May 01, 2003

Bradford Is Annoyed I

I find myself annoyed beyond reason by two short passages in William Hitchcock's otherwise very nicely done Struggle for Europe (William Hitchcock (2002), The Struggle for Europe (New York: Doubleday: 0385497989)):

The first is a truly bizarre passage on the post-World Wa II Soviet-backed coup in Czechoslovakia:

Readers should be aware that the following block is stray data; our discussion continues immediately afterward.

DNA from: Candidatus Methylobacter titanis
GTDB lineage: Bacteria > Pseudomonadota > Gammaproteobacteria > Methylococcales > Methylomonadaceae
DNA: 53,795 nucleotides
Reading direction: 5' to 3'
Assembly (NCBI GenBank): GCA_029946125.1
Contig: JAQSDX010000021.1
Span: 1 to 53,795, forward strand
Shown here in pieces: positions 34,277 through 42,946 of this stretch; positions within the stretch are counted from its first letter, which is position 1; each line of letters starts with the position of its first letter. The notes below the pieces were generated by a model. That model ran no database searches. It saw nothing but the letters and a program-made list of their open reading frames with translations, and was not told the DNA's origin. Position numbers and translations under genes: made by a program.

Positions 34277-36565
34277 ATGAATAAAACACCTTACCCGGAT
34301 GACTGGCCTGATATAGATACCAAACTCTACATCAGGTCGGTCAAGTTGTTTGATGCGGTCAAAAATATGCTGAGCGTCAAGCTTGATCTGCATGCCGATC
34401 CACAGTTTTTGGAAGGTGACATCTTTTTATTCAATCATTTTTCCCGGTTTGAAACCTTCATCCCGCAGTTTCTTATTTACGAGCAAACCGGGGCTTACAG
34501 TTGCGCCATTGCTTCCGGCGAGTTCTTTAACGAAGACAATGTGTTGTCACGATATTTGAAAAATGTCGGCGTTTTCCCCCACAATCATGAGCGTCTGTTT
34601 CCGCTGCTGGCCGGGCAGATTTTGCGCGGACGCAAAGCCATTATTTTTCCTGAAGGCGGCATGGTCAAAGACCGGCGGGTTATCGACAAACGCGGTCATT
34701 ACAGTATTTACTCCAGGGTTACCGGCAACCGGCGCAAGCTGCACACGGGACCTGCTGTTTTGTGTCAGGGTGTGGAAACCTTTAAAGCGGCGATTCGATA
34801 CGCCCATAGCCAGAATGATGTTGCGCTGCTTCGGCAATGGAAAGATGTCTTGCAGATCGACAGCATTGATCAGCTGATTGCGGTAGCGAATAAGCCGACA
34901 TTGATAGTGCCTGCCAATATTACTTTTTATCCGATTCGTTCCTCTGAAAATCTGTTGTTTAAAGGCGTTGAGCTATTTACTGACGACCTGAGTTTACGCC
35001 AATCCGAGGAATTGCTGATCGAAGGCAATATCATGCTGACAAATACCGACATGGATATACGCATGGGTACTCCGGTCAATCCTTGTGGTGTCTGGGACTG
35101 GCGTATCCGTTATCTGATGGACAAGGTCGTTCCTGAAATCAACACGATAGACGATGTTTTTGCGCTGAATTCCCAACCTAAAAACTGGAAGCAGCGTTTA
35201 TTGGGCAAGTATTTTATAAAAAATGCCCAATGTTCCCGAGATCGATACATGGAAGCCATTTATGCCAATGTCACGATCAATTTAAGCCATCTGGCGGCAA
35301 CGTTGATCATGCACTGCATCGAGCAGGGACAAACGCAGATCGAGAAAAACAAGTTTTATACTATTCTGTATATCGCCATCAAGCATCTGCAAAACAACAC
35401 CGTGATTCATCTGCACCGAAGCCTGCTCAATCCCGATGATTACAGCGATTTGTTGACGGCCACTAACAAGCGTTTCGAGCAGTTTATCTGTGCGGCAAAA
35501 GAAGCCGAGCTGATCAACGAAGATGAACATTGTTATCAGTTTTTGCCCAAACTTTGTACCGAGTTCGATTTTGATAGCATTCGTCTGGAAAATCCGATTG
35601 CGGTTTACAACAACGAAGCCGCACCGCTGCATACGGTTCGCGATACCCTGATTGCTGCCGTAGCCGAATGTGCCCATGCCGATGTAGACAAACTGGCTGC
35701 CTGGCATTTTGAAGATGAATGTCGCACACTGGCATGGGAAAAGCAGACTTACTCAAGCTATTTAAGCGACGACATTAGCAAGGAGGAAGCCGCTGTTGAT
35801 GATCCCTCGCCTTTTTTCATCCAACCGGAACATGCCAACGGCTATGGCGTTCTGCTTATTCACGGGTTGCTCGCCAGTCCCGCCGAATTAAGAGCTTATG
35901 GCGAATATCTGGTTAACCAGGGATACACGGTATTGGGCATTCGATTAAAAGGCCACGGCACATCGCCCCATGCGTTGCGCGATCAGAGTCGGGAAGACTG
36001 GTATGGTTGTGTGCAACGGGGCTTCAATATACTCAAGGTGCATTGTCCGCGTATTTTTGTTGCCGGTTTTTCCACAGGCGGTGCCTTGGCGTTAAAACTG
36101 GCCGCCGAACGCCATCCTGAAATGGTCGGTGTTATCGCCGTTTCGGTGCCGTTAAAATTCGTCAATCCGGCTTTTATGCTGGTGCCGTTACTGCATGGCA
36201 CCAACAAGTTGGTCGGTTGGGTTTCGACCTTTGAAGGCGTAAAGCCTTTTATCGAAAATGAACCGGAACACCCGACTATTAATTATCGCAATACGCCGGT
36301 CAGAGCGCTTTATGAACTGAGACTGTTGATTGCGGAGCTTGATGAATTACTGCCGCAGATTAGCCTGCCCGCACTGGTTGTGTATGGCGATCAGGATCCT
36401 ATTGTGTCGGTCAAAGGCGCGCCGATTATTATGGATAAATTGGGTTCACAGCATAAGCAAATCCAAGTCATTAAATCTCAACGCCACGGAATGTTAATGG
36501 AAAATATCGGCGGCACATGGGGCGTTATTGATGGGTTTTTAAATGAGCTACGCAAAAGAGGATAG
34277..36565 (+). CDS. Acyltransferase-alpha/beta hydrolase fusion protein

p. 114: Now events followed the pattern visible in Poland and Hungary.... Communist propaganda spewed forth from the Ministry of Information.... Three democratic ministers... received mail bombs... police and trade unions... moblized to intimidate..... Communist... Interior Minister Nosek had begun a purge of non-Communist police officers... democratic parties demanded their reinstatement... Nosek refused... democratic ministers... resigned en masse on 20 February. In France and Italy, this move had been the preliminatry to a reformulation of governments that excluded the Communists. This is what the ministers hoped [President] Benes would now do. He did not... Communists staged immense rallies... mobilized... police, unions, and army leadership... declared that they would resort to violence if they were not given control of the government. Benes was caught on the horns of a dilemma. He could reject the demands of the Communists, overrule the results of the 1946 election (in which they had freely won a majority), and court civil war and Soviet intervention. These were serious concerns: there were 250,000 pro-Communist demonstrators in the streets of Prague, and the Soviets had sent Deputy Foreign Minister Valerian Zorin to the city to "confer" with Gottwald. Or Benes could concede to the Communists and let Gottwald form a Communist-dominated government. Either way, democracy in Czechoslovakia would be ruined. The frail and elderly Benes, in a decision that forever tarnished the reputation of this good man of peace, relented, and offered Gottwald what he wanted. On 25 February, Gottwald was again named prime minister.... By their precipitate resignations, the democratic ministers enabled Gottwald to take power by constitutional means. There was no coup in Prague; there was only a turbulent but legal transfer of power to Communist hands...